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Open Access Research

Comparing the accuracy of two secondary food environment data sources in the UK across socio-economic and urban/rural divides

Thomas Burgoine1* and Flo Harrison2

Author Affiliations

1 UKCRC Centre for Diet and Activity Research (CEDAR), Institute of Public Health, Box 296, Forvie Site, Robinson Way, University of Cambridge, Cambridge, CB2 0SR, UK

2 UKCRC Centre for Diet and Activity Research (CEDAR), Norwich Medical School, University of East Anglia, Norwich, NR4 7TJ, UK

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International Journal of Health Geographics 2013, 12:2  doi:10.1186/1476-072X-12-2

Published: 17 January 2013

Abstract

Background

Interest in the role of food environments in shaping food consumption behaviours has grown in recent years. However, commonly used secondary food environment data sources have not yet been fully evaluated for completeness and systematic biases. This paper assessed the accuracy of UK Points of Interest (POI) data, compared to local council food outlet data for the county of Cambridgeshire.

Methods

Percentage agreement, positive predictive values (PPVs) and sensitivities were calculated for all food outlets across the study area, by outlet type, and across urban/rural/SES divisions.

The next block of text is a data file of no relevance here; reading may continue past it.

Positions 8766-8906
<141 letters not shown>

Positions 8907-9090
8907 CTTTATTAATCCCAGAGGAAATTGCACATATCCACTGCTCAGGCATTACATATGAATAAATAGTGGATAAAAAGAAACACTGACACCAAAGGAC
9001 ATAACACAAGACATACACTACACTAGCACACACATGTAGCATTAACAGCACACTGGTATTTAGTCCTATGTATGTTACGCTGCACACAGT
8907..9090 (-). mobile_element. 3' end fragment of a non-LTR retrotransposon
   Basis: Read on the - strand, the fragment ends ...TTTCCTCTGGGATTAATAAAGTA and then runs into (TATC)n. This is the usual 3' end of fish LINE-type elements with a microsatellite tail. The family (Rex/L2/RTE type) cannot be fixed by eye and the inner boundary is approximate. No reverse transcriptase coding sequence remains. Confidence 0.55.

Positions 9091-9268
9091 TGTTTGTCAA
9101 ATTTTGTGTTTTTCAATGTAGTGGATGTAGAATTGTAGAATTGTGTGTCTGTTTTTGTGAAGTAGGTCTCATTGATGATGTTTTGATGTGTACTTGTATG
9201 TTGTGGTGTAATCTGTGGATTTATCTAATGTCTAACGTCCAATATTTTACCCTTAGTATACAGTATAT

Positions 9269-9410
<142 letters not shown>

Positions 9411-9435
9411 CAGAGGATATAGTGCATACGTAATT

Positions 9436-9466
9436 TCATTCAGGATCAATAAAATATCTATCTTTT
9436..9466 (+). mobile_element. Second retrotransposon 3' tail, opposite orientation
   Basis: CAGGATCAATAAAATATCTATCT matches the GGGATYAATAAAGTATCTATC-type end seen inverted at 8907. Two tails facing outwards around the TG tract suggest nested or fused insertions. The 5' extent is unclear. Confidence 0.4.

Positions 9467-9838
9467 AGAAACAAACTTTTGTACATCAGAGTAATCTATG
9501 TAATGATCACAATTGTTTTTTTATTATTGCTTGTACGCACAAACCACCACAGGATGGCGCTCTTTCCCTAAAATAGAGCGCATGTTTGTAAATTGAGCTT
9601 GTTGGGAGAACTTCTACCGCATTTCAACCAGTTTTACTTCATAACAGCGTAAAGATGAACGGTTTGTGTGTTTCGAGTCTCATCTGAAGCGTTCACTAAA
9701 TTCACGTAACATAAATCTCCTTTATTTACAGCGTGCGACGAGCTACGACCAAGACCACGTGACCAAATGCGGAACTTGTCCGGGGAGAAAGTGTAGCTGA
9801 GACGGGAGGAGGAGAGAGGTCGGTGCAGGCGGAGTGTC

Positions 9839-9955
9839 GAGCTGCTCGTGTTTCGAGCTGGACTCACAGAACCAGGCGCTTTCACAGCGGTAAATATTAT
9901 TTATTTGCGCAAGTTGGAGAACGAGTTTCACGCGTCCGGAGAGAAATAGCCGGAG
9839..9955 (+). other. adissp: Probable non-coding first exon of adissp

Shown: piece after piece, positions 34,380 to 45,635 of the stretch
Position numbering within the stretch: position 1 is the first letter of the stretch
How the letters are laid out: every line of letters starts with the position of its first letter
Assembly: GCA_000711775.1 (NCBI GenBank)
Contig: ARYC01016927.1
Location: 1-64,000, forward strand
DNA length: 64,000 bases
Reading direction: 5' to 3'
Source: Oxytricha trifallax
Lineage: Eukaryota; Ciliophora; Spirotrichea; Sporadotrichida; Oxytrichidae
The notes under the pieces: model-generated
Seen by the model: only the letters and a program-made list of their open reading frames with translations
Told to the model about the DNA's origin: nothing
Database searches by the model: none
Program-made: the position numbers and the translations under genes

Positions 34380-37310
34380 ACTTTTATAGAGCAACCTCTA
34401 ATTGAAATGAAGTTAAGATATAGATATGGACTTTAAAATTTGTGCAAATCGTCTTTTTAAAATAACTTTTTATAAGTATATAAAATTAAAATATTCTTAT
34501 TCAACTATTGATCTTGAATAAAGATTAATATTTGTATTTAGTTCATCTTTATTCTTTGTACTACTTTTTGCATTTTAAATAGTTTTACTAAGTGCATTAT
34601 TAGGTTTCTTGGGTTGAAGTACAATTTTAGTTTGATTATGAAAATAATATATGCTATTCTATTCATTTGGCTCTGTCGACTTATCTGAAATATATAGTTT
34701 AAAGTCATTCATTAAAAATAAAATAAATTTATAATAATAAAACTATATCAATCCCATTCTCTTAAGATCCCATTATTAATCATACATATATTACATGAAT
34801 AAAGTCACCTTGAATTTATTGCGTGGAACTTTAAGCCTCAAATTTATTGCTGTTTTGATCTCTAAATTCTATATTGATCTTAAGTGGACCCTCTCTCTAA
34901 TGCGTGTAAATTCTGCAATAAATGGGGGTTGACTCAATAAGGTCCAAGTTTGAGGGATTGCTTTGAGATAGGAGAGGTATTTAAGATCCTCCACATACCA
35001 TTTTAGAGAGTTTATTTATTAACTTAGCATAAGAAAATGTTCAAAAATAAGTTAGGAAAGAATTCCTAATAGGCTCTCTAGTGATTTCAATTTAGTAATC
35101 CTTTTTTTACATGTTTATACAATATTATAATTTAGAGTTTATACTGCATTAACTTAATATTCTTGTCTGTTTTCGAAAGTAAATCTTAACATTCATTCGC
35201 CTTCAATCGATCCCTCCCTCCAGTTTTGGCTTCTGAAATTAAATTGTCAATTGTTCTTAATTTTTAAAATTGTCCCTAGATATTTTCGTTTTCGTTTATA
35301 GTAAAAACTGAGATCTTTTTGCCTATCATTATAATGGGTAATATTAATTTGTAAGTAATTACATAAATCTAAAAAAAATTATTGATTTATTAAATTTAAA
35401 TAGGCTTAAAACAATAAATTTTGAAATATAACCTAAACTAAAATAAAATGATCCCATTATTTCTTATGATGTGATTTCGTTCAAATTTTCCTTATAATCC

Results

Percentage agreement by outlet type (29.7-63.5%) differed significantly to overall percentage agreement (49%), differed significantly in rural areas (43%) compared to urban (52.8%), and by SES quintiles. POI data had an overall PPV of 74.9%, differing significantly for Convenience Stores (57.9%), Specialist Stores (68.3%), and Restaurants (82.6%). POI showed an overall ‘moderate’ sensitivity, although this varied significantly by outlet type. Whilst sensitivies by urban/rural/SES divides varied significantly from urban and least deprived reference categories, values remained ‘moderate’.

Conclusions

Results suggest POI is a viable alternative to council data, particularly in terms of PPVs, which remain robust across urban/rural and SES divides. Most variation in completeness was by outlet type; lowest levels were for Convenience Stores, which are commonly cited as ‘obesogenic’.

Keywords:
Food environment; Secondary data; Data completeness; Geographic information systems